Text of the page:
Harry Cockrell Brindle was born in Martinsburg, W. Va., on November 23, 1907. He attended Massanutten Military Academy in Woodstock, Va., and Rutgers University, where he played freshman football and baseball, and was graduated from Marshall College in Huntington, W. Va., where he was a member of the varsity football and baseball teams.

A member of the ROTC, he received a commission in the Officers Reserve Corps. Ordered to active duty February 10, 1941, he was assigned to the original cadre for the Armored Force Replacement Training Center at Ft. Knox, Ky. After attending the Armor School he returned to the AFRTC as a special staff officer, subsequently joining the cadre for the 6th Armored Division. He was the original commanding officer of Company E in the 69th Armored Regiment as a first lieutenant and captain and was appointed Regimental S-3 with promotion to major. With the introduction of a new Table of Organization to the division, he was transferred to the 86th Cavalry Reconnaissance Squadron Mechanized as S-3 on September 20, 1943. He succeeded Col. Harris as squadron CO on September 12, 1944 and subsequently was promoted to lieutenant colonel, commanding the 86th through the remainder of the war.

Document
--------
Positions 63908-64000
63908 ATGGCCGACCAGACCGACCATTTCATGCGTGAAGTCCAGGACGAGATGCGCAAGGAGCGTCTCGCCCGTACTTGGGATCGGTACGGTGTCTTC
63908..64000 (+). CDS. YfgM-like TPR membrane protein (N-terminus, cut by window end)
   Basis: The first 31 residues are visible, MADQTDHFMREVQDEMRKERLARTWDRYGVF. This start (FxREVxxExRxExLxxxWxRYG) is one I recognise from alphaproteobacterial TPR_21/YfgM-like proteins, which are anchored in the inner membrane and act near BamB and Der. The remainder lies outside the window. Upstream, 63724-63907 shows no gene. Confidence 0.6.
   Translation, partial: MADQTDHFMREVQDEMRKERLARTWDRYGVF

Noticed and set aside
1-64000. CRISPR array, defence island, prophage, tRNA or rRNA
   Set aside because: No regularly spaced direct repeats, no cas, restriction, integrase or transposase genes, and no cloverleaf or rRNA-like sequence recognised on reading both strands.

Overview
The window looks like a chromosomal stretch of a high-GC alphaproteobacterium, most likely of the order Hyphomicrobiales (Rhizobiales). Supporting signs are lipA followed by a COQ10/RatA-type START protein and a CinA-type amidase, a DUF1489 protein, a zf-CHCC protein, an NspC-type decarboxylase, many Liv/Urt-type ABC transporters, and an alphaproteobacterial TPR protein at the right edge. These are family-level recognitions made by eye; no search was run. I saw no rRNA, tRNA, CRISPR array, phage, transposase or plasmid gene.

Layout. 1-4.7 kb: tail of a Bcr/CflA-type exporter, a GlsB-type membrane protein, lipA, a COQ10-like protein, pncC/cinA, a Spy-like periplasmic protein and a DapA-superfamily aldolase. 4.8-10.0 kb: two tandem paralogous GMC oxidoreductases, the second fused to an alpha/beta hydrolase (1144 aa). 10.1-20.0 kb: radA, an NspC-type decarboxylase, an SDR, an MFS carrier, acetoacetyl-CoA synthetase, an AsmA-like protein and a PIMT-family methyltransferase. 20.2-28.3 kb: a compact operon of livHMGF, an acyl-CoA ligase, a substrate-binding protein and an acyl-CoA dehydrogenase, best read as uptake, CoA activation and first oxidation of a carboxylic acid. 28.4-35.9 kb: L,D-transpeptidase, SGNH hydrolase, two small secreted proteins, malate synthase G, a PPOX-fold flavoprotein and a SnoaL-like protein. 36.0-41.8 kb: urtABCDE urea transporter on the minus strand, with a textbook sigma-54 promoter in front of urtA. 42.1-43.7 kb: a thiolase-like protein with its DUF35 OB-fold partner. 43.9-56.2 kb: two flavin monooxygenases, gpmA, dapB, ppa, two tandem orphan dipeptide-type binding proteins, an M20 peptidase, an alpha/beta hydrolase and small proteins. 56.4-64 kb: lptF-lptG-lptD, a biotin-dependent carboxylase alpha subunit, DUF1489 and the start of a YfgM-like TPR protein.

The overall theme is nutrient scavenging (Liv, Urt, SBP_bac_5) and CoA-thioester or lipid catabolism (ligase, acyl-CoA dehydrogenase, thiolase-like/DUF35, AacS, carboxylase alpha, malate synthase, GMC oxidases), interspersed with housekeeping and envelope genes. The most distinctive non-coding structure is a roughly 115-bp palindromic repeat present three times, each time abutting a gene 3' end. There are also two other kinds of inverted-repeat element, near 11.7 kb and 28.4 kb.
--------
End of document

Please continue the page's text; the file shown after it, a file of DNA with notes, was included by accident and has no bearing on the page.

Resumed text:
Following World War II Col. Brindle was assigned as head of the Mechanized Cavalry Reconnaissance Section of the Armored School Tactics Department at Ft. Knox and as head of the Mechanized Cavalry Section on the University of Georgia military staff prior to attending the Advanced Officers Course at the Army's Transportation School.